Did you find out anything interesting? I found out 6 to 8 grandparents ago one of my grandparents was 100% west African. Estimated to have been born around 1710-1800. It hit me shortly after reading the results that they must have been a slave. My father's family is darkish olive skinned and the family story was that in the 1700's one of my ancestors married a native American. Problem is there was no native American DNA in my profile. I'm guessing the story was started to cover up a bi-racial baby? Anyone have any good stories they uncovered?
Sounds about right. My grandmother on my father's side used to have a tobacco plantation in the family. Their go-to story was that we were part Cherokee. Well we had all of my grandparents tested and she did not have a drop of native american dna, but the 4% African was there. It was funny because she's pretty racist at times. Still there's some family that are in denial.
My search started with an interesting story: my mother was given up for adoption in 1946 at the age of 9 months because her birth mother's husband came back from overseas and demanded she do so since he had been gone too long to be the father. Birth mother claimed father was an incarcerated native american. Since my mother had coal black hair and I have olive skin, it was believed.
except we are 99.99% white.
My mother was born in a town that has a population of under 1000 today. Much smaller then. The surname of the couple that adopted my mother was Cox.
One of my DNA cousins had an uncle with last name of Cox. Same general area
It is possible my mother was adopted by her own father. Who had black hair.
I did 23 and Me. I found out that I'm only about 70 percent Polish/Eastern European, with almost all the rest being European of some sort (Scandanavian, Finnish, etc). The biggest surprise for me was that I am a small percentage Native American, which I didn't know.
I have mentioned numerous times here that the commercial DNA tests are for "informational purposes only". In fact, if you pay for several different ones (I paid for 23AndMe and myHeritage), they will show different things.
My father could have registered for inclusion in one of the Native American tribes (I don't remember which one), however both my sister's and my tests showed no Native American. My original DNA test showed I was 75% Scandinavian while my sister's test showed she was predominantly French. The differences were so different that I paid to have a professional sibling test done. We are in fact, full siblings.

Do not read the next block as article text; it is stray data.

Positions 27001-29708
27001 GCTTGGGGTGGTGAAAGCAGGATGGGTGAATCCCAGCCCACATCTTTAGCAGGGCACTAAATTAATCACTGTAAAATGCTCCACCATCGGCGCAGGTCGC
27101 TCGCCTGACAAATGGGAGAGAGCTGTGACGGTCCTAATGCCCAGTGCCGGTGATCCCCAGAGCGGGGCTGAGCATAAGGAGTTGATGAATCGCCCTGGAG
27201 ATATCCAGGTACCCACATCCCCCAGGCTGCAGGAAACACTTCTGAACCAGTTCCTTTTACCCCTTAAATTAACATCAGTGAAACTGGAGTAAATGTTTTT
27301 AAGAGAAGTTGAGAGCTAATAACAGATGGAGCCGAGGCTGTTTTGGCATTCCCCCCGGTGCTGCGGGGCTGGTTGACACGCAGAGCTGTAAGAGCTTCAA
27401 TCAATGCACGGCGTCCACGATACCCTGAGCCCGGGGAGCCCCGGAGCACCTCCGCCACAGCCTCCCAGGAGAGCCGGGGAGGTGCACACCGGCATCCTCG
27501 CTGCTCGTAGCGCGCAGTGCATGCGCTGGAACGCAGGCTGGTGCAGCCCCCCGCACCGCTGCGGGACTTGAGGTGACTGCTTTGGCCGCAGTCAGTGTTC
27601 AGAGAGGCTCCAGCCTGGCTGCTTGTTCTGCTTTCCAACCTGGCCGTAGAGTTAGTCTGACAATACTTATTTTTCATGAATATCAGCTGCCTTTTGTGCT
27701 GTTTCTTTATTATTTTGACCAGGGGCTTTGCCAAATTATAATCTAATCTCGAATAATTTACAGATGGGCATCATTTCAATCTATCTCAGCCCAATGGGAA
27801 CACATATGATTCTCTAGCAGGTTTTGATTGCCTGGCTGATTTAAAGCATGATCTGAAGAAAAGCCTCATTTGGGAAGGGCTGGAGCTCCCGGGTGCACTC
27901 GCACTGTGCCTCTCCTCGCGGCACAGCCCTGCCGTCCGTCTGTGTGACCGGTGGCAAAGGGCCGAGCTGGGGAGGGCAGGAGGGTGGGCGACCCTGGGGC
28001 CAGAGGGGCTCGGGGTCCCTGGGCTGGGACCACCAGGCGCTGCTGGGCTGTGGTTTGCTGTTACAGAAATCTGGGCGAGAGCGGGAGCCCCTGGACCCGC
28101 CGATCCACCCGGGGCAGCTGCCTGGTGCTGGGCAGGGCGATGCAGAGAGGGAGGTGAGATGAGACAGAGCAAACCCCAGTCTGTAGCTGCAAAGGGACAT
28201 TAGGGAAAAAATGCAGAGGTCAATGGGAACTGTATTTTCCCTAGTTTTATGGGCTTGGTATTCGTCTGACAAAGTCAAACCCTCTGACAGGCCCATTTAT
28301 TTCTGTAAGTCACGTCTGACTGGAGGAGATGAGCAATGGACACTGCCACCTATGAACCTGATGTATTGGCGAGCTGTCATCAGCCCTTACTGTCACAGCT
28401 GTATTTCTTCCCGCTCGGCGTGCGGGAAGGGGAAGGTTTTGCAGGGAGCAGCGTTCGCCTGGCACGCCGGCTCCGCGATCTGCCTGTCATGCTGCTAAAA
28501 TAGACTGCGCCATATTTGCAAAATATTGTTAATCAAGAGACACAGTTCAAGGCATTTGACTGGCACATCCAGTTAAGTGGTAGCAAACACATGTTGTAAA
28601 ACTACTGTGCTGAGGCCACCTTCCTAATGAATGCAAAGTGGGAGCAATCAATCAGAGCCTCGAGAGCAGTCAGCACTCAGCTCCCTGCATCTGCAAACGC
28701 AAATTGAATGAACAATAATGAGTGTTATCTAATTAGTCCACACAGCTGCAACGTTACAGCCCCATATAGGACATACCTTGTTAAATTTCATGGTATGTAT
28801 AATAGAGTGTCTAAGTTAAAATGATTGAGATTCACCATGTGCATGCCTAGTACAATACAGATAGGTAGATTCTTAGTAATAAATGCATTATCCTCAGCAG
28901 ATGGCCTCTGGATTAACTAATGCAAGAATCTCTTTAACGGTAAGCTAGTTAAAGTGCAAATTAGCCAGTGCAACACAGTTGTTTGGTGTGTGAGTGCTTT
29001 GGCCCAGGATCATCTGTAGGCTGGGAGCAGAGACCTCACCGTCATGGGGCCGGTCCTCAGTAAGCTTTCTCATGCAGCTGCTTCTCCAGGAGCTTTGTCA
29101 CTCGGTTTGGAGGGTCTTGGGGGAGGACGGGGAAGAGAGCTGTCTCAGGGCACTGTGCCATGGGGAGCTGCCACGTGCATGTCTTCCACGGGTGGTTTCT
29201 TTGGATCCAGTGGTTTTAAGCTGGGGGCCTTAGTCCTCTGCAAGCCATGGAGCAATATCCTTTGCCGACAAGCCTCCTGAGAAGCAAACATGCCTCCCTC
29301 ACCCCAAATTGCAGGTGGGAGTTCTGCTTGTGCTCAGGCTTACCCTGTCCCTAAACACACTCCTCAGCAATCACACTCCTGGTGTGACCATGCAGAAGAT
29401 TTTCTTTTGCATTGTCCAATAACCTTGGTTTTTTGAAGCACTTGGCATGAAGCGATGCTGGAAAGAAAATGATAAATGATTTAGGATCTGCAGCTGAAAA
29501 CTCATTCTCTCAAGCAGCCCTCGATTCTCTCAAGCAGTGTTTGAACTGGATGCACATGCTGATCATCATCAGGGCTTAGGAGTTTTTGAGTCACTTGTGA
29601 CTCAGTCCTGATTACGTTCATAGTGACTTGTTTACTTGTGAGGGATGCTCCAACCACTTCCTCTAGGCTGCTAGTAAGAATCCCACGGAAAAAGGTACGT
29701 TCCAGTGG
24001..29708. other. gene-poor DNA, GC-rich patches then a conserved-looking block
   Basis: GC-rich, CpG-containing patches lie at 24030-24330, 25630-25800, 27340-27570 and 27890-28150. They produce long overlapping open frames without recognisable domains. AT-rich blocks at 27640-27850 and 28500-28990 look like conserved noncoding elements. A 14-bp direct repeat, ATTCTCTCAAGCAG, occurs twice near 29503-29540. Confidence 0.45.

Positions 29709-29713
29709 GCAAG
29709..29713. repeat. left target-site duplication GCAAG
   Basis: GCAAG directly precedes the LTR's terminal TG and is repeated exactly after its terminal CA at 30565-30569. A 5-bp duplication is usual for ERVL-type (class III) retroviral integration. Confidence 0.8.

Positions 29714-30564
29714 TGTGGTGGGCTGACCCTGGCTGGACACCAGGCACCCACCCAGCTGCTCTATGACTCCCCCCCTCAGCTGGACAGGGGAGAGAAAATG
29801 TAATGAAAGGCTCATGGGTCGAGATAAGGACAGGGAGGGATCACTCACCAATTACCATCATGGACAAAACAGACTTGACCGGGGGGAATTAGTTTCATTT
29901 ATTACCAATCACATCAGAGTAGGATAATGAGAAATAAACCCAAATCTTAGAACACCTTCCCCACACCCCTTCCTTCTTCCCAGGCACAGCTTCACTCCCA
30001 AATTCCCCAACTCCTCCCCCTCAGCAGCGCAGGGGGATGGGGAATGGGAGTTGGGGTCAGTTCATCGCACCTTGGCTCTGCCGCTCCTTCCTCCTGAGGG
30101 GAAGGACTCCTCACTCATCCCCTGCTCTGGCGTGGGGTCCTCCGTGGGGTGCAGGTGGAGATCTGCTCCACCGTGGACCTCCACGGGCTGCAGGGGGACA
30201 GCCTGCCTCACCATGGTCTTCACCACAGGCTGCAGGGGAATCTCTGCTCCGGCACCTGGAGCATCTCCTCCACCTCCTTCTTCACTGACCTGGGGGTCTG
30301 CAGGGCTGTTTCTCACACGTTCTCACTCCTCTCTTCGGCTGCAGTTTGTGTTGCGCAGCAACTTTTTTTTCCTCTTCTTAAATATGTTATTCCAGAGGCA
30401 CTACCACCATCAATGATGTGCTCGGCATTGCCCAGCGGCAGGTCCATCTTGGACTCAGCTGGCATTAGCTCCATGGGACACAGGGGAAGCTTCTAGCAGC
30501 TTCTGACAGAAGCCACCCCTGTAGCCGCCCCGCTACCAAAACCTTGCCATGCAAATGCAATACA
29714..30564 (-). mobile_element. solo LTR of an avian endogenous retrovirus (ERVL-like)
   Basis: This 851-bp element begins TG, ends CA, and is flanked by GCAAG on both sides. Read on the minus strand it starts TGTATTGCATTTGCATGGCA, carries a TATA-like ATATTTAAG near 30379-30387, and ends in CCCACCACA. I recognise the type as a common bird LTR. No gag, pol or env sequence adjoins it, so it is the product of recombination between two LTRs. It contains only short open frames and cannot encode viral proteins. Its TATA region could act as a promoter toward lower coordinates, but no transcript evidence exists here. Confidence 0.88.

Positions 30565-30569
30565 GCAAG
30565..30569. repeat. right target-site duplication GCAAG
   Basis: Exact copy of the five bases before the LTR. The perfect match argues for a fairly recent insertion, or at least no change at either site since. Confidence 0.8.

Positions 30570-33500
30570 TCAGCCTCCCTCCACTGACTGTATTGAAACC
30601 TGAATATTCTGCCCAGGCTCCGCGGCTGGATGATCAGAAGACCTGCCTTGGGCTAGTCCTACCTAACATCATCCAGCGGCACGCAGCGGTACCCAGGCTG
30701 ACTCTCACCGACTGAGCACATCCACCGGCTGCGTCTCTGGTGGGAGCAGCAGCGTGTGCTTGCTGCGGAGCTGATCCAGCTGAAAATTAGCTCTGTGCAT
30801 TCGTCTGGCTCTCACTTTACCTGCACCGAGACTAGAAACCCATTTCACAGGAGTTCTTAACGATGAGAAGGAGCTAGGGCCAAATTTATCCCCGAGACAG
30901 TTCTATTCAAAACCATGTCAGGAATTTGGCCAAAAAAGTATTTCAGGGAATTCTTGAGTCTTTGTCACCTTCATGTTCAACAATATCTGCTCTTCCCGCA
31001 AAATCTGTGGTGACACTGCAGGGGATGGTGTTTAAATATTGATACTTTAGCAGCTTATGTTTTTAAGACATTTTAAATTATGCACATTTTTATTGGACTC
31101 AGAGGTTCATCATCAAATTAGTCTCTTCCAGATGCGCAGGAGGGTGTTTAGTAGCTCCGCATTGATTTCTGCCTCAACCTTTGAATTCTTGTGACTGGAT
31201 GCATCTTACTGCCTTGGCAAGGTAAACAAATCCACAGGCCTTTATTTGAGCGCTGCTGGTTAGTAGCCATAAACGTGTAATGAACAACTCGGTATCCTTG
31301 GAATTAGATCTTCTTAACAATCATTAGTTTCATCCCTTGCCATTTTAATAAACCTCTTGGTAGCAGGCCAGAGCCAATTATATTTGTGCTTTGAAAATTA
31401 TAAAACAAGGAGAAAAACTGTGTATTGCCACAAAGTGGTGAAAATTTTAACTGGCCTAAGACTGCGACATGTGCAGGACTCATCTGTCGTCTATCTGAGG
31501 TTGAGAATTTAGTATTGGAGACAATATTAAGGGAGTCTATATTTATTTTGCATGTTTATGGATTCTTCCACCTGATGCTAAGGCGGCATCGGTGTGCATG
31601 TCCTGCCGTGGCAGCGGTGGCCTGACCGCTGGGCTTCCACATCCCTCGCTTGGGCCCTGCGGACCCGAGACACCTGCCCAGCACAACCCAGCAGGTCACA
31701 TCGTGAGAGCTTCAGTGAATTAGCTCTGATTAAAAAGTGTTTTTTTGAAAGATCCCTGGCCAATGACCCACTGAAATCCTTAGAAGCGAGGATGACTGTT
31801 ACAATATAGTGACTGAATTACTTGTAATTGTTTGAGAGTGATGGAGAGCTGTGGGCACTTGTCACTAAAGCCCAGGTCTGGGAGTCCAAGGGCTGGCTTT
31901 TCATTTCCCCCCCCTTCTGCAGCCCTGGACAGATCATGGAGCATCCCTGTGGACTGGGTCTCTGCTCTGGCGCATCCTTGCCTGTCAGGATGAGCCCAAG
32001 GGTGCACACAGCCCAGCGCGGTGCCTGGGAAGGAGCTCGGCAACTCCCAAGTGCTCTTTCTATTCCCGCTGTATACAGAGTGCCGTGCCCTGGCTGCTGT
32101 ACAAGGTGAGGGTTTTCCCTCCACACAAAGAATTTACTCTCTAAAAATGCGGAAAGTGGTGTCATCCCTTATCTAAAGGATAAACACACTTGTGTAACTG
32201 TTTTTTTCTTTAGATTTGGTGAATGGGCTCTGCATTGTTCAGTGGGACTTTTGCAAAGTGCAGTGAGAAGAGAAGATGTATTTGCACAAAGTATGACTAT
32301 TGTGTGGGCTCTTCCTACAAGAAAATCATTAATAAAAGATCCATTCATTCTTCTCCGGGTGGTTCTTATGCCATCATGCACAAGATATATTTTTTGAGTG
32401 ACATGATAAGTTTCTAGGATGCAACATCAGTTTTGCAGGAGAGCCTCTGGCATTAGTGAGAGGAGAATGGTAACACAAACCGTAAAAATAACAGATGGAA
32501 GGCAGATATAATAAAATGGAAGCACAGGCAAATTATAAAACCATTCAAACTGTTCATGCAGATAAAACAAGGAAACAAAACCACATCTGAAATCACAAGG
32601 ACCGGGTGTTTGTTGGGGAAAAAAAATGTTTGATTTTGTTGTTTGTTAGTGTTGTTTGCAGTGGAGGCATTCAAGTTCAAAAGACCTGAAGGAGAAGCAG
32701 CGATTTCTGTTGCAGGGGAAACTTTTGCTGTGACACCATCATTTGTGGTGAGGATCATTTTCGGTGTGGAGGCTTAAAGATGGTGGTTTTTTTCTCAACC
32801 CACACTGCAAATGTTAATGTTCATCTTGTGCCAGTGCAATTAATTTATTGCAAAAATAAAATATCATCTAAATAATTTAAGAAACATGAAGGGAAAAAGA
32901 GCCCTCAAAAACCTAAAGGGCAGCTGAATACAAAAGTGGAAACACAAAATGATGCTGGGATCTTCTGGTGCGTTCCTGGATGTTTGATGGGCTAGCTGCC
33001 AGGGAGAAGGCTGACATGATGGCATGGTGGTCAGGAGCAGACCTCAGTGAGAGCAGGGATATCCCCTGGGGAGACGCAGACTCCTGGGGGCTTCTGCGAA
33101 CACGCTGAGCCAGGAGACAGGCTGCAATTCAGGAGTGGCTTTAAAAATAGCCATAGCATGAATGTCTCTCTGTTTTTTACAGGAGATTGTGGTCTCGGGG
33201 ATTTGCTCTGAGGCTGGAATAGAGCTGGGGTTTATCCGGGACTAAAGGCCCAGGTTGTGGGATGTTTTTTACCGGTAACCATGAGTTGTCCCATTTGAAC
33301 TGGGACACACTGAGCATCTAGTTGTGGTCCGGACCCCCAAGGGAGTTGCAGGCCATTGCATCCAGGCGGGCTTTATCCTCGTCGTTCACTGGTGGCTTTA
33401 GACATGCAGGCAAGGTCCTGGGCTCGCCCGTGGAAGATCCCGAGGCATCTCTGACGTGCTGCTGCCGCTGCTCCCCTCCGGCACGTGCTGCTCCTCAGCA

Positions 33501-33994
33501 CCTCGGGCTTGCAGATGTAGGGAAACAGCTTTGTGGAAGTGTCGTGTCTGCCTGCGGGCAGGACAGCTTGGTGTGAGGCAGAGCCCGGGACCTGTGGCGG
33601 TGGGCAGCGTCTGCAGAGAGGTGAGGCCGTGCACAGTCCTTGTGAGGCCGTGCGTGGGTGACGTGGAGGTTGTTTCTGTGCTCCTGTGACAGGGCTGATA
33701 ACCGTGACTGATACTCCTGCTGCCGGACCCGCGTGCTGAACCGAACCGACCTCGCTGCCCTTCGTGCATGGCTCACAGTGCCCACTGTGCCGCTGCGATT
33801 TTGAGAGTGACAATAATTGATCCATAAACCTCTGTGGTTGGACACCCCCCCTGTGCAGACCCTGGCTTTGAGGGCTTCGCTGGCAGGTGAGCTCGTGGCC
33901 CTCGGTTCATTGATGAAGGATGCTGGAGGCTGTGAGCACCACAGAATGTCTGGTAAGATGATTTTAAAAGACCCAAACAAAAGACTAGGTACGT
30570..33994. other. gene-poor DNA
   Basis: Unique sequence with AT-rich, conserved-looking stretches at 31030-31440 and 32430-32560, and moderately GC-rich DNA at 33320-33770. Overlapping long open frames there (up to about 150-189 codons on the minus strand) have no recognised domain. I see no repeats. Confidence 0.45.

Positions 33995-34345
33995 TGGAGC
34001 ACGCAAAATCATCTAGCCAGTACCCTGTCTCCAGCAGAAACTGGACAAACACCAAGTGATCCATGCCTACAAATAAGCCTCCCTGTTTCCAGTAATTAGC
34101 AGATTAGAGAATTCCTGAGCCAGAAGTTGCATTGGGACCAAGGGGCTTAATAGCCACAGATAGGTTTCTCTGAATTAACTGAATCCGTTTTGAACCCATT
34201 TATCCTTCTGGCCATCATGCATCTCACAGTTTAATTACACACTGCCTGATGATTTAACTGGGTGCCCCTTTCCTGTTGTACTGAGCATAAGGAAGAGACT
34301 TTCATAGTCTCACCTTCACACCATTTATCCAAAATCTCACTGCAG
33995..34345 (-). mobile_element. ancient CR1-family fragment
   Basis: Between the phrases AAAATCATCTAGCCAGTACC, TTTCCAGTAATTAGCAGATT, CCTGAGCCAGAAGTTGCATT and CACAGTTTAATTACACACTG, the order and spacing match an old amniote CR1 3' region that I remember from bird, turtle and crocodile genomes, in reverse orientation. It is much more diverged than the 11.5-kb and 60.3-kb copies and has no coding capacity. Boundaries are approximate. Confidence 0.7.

Yes, I used a DNA kit and discovered some DNA companies are illegally eliminating some races, especially the Native Amerians from North America.
My brother's DNA, using the same company, shows Nigerian ancestry. Mine didn't.
I I learned that fathers/sons DNA goes further back several generations back compared to womens/daughters.
With every child born from the same parents, the DNA tests combines unique patterns of genes. So what showed up in my brother's DNA didn't show up in mine. In fact he is "more Italian" percentage wise than I am?! Remember though the DNA companies are still in its infancy and blood DNA test are a lot more accurate compared to saliva/tissue samples.
Jamesd: question - How does Mexican lineage shows up if a person's DNA shows it's from, for example, Nigeria?
I've had mine done. Plus done a lot of genealogy. Family stories about both sides say there's native America. My DNA says there's no native American. UK and Western Europe, mostly. Some eastern Europe. Made me wonder if Ancestry didn't just rely on my tree that I'd already submitted. I list no native Americans on my tree, but the family stories and people at family reunions have native American features.
I was part of a 'study' that provided a DNA test. It was very basic, but it was free. I DID find out that there is a small percentage of Native American blood in my family. I heard stories growing up that we had Native American blood, but I figured it was just 'wishful thinking.' But I am encouraged to do another test, just to see if the percentage changes. More than likely, I will utilize Ancestry.com's DNA test on the off chance that I will be able to 'connect' with others withn my family tree. The rest of the results were pretty much what I expected.
I've been interested in trying it. My family on my dad's side published a book in the 1930s that traces our family back to the time of Henry the Eighth, but records are much sketchier on my mom's side. There was talk that there might be Native American on mom's side. We know Scotch-Irish, English, French and German, but what unknown relative got under the fence? Who knows?
I sent my test kit in for analysis last week, a 57th birthday present to myself. My family has deep roots in Canada and my mother is blonde haired and blue eyed but her siblings have a very dark complexion and native features but they insist there is no native blood in the family, naturally I am curious about my genetics. My father was adopted in the 1930's and there is no paper trail on his roots so I would also like to know about that side of my bloodline. I studied Life Sciences in the 80's so I am doubly curious.
Yes, I've had mine tested. Originally at the request of a fellow Ancestry user/friend/potential cousin who wanted to know if I was from the English or Dutch side of our family surname. My dad always thought it was the English side but as I started researching I found that it was probably the Dutch side and then the DNA test confirmed that. As you've discovered, my only caution would be to those who might not want to find out anything "surprising".